Online Bachelor’s in General Studies with Healthcare Concentration CurriculumOnline Bachelor’s in General Studies with Healthcare Concentration CurriculumOnline Bachelor’s in General Studies with Healthcare Concentration Curriculum

General studies courses prepare students for a wide variety of careers while enabling them to identify their particular interests. This degree program offers an advantage for students who have not yet decided on a major or career path in the healthcare industry. It provides students with the opportunity to explore career options prior to choosing a more specialized program at the graduate level.

An online bachelor’s degree in general studies with a concentration in healthcare can build a skill set and expertise that increases a student’s access to opportunities in the field of healthcare. Students can learn professional communication techniques, and develop knowledge of healthcare management, mental health, and ethical issues.

Maryville University Online General Studies Curriculum

The online Bachelor of Arts in General Studies with a Concentration in Healthcare program at Maryville University aims to prepare students interested in pursuing healthcare related careers that are non-clinically focused as well as students interested in pursuing graduate-level degrees. Maryville’s curriculum focuses on building a substantial foundation in healthcare in which students complete courses across the breadth of healthcare in topics such as healthcare foundations, systems, cultural diversity, ethics, public health, informatics and communications. The program also offers the opportunity to choose 6 courses from any of the professional exploration areas, depending on a student’s interests.

The 128-credit curriculum includes general education courses (30 credits), health science (general healthcare) core courses (20 credits), healthcare concentration courses (30 credits), professional exploration courses (18 credits) and general electives (30 credits).

Learn more about Maryville’s General Studies course offerings here:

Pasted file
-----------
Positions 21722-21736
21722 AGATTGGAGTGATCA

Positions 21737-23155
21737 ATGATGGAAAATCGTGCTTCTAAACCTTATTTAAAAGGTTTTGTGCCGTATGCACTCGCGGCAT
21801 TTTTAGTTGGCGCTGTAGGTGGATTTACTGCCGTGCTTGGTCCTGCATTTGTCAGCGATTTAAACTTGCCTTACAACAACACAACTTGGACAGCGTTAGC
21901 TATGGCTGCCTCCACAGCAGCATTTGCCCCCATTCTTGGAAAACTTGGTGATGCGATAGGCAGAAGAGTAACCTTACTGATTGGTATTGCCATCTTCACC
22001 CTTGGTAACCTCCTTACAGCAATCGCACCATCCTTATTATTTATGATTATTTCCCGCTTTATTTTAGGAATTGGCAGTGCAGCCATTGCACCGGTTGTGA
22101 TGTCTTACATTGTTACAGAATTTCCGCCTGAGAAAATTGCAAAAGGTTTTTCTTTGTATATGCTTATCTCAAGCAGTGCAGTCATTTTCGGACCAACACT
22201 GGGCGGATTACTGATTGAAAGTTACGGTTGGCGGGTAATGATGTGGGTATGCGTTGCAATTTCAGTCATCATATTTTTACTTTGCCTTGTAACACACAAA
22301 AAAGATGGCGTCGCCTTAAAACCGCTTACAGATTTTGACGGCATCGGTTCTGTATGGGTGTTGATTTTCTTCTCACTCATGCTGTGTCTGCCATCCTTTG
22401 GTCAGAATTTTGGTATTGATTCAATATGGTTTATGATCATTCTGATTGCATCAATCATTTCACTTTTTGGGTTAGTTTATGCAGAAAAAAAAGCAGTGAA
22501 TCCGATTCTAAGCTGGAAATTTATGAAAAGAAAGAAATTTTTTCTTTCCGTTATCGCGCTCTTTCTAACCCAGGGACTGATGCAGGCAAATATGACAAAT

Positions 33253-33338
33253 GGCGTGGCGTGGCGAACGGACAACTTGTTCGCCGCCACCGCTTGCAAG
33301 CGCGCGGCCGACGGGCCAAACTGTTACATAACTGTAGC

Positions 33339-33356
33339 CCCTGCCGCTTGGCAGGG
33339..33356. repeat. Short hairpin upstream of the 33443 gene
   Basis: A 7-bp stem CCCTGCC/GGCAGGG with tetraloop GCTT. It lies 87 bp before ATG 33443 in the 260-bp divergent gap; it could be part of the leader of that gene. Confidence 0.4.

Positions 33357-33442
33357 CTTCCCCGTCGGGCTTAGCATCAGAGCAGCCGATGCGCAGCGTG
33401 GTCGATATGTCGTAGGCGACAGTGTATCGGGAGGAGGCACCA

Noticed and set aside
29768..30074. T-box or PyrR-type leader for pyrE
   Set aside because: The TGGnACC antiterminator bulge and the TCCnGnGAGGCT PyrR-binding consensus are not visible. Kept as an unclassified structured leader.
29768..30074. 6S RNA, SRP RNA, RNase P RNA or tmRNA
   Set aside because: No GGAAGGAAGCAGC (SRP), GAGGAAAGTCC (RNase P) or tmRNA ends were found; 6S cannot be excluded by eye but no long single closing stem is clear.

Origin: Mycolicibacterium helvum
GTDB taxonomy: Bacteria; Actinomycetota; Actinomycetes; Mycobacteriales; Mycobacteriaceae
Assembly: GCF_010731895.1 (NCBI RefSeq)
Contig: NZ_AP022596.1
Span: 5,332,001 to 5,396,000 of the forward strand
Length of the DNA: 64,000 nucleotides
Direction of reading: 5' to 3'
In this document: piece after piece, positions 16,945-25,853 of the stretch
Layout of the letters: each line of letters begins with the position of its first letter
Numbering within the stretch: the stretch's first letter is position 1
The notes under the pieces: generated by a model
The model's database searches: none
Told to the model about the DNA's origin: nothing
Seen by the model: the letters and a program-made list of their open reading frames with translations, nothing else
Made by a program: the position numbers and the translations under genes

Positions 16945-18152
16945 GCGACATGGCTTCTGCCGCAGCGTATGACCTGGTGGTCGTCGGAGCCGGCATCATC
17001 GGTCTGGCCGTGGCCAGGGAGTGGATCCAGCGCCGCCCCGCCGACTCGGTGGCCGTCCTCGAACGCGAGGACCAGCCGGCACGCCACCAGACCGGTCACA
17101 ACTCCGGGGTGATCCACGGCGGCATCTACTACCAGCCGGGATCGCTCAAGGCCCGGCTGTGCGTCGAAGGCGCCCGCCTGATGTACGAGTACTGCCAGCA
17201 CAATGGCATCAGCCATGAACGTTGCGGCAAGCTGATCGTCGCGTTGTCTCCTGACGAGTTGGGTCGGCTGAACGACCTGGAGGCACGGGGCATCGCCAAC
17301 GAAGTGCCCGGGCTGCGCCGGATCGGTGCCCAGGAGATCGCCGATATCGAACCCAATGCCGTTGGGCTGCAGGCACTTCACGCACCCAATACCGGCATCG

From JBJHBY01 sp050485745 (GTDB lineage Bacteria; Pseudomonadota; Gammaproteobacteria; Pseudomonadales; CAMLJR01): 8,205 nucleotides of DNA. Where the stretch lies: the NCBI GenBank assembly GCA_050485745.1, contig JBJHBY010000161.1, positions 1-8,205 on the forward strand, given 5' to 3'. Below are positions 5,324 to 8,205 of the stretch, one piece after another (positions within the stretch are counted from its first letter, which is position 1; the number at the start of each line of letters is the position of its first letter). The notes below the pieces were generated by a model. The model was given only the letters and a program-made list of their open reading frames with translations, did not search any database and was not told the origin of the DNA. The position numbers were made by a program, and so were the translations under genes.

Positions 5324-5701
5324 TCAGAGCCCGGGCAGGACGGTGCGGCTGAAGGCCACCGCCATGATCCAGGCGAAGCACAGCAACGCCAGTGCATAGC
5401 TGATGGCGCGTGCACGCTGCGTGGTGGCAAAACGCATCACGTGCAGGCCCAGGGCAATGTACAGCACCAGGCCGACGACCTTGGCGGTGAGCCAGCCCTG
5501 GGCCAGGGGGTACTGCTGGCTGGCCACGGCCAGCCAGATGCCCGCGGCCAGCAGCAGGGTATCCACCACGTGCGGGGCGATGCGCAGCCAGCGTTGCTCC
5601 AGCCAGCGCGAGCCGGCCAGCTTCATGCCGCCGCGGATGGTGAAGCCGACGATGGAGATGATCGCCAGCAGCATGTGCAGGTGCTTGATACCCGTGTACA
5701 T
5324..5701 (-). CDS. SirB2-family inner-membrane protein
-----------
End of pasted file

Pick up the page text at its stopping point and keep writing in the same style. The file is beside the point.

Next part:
Health Science Core (General Healthcare)

  • An emphasis on cellular and molecular levels and a survey of organs and organ systems introduces human structure and function.

  • Biology 102 continues the study of human structure and function, emphasizing cellular and molecular levels, and survey of organs and organ systems.

  • This course introduces students to both descriptive and inferential statistics. The following concepts and techniques are included: measures of central tendency and variability; sampling distributions; interval estimation; hypothesis testing (t-test, ANOVA); correlation and regression; chi square tests. Statistical software projects are required. Prerequisite: MATH 102 or 115 or higher

  • A knowledge of normal growth and development is essential to professional practice in many disciplines. This course explores the process of human development, particularly in Western cultures. A holistic life-span approach is used to promote an understanding of the biophysical, cognitive, affective, social, and spiritual functioning of healthy individuals.

  • An interprofessional course for students in the health professions. Students will study transmission genetics, DNA and chromosomes, population genetics, genetics of immunity and cancer and ethical aspects of genetic counseling.

  • The course introduces students to the biology, chemistry and biochemistry disciplines by learning about the applications to nutrition in all three subject areas. In addition to an introduction to the human body the course covers carbohydrates, fats, proteins, vitamins, minerals, and fluids. Understanding alcohol consumption, physical activity levels and healthy body weights will also be discussed.

Healthcare Concentration

  • The course offers an initial study of individual health with an emphasis on wellness and prevention. The second focus of the course is on the history, evolution, and development of the present American health care system including the role of the various health care providers.